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What is IT Band Syndrome and how and your treat it?

Categories: Exercise, Injury

I'm going to go through what IT band syndrome is, you might know it as your iliotibial band, it can be shortened to IT band, ITB syndrome, ITBS. It’s a common over use injury that leads to a thickening of the connective tissue that runs from your hip to your knee. And as that thickens, that causes the tightness, tensions and inflammation within that area, which then leads to the pain in your knee. Your IT band helps to stabilize your knee joint, it stops that rotational movement happening. When it gets weakened, that's when it becomes painful.

You'll find that you'll get pain on the outside of your knee and doesn't usually cause any swelling. If you have found you've got some swelling in your knee, there's usually another cause to it, go see your GP and see what else might be going on there.

As it’s an overuse injury it affects seasoned runners as much as it affects beginners as well. The pain usually occurs within sort of the first five to ten minutes of your run and that won’t then go away. You may then notice a difference if it was a tear of the cartilage, you might also hear a clicking sensation. Whereas with IT band problems you wouldn't. If you're still unsure having an MRI scan or an X-ray would help because an MRI scan and would actually show the thickening of the connective tissue whereas an X-ray wouldn't.

The cause is for it is when your leg repeatedly turns inwards and is always putting pressure on the outside of your leg. This might come from worn shoes, constantly running down hill or you’re running on an angle as you’re running, you're doing too many miles or as loads of runners have weak glutes. It can affect people that run regularly as much as it can for people that are beginners. That's because when the tissue becomes inflamed from it either being pulled from the muscle up in your glutes, your TFL (tensor fascia lata) or where it's rubbing on the narrowing section as it comes into your knee.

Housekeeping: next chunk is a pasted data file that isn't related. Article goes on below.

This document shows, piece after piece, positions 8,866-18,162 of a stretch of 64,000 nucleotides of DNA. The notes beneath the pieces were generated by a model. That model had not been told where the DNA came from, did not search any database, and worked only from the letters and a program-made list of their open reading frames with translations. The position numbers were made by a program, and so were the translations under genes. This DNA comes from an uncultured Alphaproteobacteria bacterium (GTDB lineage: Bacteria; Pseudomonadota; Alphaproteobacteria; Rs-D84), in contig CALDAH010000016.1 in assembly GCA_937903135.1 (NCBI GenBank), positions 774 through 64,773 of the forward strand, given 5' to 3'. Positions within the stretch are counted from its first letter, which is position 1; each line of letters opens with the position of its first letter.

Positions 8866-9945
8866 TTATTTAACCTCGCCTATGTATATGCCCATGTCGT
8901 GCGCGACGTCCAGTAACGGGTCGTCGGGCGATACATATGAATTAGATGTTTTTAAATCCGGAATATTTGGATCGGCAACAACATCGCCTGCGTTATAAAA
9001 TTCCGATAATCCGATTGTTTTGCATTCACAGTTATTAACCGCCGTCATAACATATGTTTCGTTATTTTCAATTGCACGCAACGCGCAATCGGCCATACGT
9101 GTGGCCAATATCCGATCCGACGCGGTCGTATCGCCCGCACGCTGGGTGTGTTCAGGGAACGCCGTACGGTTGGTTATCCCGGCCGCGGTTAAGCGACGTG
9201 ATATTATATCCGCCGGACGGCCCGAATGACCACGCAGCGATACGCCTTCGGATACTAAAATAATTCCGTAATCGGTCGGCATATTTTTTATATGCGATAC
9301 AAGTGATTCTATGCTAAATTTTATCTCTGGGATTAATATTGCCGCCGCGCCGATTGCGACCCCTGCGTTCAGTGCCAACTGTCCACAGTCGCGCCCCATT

It is more common within women as well. Purely because of the wider angle of their hips, looking at then the Q angle that the legs are then coming down on and that's again putting more pressure on your knees as you're running and your IT band is having to do more stabilization work.

Treatment for IT band syndrome.  If you have found you're getting paid in your knees and it is going down the outside of your leg, rest immediately. It's an overuse injury so it needs rest. Whether that's doing fewer miles or doing nothing at all. If you continue to keep running, that's when chronic pain will occur and it's harder to then come back from. Being able to cross train during that downtime is going to help. That could be doing something completely different, like yoga, swimming, going on the rowing machine or cycling, these exercise are going to help because that's going to take some of that pressure off. I'd always recommend getting in an element of weight training as well as well as doing some glute stretches and foam rolling. You can then go down the route of having some regular sports massages to help release some of the tension that's occurring within the muscles and releasing that pressure on the fascia down the outside of your leg.

If you've either gone for the sports massage or to a physio they may look at doing some ultrasound work or electrical stimulation in there too. Some preventative measures that you can take are training smartly. Splitting your week up by looking at the amount of runs that you'd be doing and the amount of gym work, including strength and conditioning you'd be doing. However you increase your mileage, do it slowly. That's going to eliminate some of the pressure that's being put on your knees. Incorporate regular foam rolling work into your training regime. When you're doing your strength and conditioning work, have a good element that is focusing on getting your glutes stronger and working on your core.

You can then also look down the route of having orthotics into your shoes. That's going to force your ankles and arches of your feet out to eliminate that element of over pronation that you might find as well. There's a few different things you can think about to prevent IT band syndrome. But if you ever feel any pain, stop, have a look back at what you're doing and if there is any sort of chronic pain and swelling within your knees, it's probably something else, so worth going to your GP and getting it checked out. If you've got any questions, drop me a message and I'll get back to you.